Sunday, June 13, 2004

And now for something slightly different

A curious poll by Gallup Europe, published on June 7 tells us that Americans do not seem to know much about the European Union. (On the other hand, one has to admit that Europeans know very little about the United States, but that may not be considered relevant.)

It seems to have been a somewhat odd poll with an odd selection of questions. For instance Americans were asked about purely factual matters on whether the EU was larger or smaller than the USA with only two per cent answering correctly that the EU is, indeed, larger. Of course, with the borders of the EU constantly moving, it is a little hard to keep up with its size.

Other questions were not exactly factual. 48 per cent of those polled saw the EU’s role for the world economy as positive, which is a matter of opinion and is, in any case, a meaningless question. Only 33 per cent saw the EU’s role in fighting poverty as positive. Again, a matter of opinion but not inaccurate, given the EU’s tendency for slapping all kinds of tariffs and anti-dumping regulations on poorer countries.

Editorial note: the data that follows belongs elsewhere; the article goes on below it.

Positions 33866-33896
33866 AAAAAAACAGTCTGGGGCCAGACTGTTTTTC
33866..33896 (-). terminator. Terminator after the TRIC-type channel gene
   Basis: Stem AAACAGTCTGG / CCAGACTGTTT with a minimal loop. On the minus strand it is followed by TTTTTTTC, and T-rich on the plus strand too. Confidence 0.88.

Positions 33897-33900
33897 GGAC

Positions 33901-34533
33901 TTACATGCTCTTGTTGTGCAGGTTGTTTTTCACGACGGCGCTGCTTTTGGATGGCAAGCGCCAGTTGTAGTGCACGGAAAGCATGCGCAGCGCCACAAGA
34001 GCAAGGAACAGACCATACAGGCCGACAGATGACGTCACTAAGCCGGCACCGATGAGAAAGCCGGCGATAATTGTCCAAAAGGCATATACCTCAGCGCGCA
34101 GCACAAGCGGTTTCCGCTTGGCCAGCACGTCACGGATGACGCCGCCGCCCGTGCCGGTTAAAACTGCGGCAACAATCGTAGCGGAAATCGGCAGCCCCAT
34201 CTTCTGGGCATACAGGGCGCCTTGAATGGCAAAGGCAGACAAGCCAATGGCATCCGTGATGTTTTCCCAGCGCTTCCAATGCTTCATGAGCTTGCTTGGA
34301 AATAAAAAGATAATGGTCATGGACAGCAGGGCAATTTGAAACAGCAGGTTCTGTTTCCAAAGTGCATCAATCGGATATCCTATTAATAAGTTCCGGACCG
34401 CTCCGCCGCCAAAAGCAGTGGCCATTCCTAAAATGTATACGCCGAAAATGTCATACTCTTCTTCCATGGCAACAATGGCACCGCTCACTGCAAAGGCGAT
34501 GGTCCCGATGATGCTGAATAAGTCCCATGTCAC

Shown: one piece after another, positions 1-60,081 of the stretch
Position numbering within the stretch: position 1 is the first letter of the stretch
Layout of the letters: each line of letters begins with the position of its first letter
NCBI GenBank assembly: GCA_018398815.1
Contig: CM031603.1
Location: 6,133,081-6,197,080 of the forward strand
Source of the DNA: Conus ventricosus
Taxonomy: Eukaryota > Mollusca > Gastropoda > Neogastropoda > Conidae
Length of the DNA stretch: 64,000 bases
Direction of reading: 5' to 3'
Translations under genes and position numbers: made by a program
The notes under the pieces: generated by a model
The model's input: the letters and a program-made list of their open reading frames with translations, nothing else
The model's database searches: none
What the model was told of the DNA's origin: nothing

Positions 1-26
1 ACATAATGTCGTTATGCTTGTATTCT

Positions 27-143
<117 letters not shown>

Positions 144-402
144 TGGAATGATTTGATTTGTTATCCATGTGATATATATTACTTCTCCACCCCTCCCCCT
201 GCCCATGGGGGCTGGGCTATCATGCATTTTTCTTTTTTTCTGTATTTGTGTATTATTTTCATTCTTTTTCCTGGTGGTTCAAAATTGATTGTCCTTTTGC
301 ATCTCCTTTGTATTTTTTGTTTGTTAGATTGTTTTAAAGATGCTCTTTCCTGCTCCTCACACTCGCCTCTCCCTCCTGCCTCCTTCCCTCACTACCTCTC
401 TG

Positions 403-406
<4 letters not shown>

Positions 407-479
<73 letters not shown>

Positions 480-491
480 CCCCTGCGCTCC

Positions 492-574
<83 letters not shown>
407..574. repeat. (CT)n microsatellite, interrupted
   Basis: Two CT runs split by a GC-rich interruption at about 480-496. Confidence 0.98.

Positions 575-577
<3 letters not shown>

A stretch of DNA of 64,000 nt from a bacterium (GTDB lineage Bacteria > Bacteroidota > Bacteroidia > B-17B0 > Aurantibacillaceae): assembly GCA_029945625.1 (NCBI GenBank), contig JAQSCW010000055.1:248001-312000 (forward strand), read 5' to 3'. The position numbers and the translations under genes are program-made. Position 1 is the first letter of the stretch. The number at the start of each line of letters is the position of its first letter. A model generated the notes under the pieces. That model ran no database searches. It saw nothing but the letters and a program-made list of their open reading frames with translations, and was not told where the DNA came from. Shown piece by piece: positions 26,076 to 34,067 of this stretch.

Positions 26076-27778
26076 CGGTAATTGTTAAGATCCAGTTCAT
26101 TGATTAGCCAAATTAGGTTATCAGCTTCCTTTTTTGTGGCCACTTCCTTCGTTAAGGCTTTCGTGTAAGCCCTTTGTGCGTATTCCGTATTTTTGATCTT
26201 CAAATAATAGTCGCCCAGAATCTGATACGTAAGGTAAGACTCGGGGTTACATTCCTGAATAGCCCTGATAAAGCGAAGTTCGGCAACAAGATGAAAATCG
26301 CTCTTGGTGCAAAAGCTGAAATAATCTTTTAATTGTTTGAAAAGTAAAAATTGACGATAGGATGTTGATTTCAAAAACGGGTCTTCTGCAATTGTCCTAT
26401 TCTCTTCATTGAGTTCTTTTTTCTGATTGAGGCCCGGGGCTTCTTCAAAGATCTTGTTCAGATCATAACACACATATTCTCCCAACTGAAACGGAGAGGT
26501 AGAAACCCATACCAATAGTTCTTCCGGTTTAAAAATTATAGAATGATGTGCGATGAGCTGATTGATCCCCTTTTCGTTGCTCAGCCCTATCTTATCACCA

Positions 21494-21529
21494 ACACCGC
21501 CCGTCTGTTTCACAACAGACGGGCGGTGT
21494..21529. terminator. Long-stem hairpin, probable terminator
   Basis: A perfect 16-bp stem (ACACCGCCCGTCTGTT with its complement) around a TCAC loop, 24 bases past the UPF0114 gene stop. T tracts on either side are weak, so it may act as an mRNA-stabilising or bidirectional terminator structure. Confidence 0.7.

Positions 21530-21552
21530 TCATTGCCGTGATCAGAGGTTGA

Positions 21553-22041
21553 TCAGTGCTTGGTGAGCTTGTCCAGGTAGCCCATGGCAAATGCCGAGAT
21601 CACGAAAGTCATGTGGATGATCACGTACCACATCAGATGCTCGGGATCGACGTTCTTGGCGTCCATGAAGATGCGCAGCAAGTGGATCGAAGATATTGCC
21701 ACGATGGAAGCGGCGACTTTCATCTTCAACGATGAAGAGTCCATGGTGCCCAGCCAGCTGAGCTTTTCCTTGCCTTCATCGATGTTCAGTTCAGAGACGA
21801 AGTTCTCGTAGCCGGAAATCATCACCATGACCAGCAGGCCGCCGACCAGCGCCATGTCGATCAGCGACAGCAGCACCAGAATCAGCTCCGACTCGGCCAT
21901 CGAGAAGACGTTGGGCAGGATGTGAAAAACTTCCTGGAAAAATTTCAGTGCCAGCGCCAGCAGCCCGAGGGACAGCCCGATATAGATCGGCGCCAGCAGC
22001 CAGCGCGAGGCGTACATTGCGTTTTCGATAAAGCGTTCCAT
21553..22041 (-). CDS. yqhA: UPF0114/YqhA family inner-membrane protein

But the oddest part of it all was the comment made by Alec Gallup, chairman of Gallup Poll and board member of Gallup Europe in an interview with EurActiv. Apparently, this “lack of awareness of EU as a player could be related to the fact that the EU’s foreign policy is perceived as being run by the individual European nations, not the EU”. This apparently shows that Americans “are not very receptive and knowledgeable”.

Receptive to what exactly? We have been told endlessly by our Government that foreign and security policy are among those famous red lines that Tony Blair will fight for at the Summit on Waterloo Day. If the foreign policy is already run by the EU then what is he going to be fighting for?

Come to think of it, how many people in the various member states know that the EU runs their foreign policy and how many fondly imagine that it is run by the government they elect?

Tomorrow, however, those Americans who are interested in affairs on this side of the Atlantic will learn a new fact: that a large proportion of those British voters who can be bothered to turn out to vote in the election for the European Parliament, dislike the whole enterprise so much that they cast their votes for the one party that is calling for Britain’s withdrawal from the EU. Now that will be a fact worth knowing.

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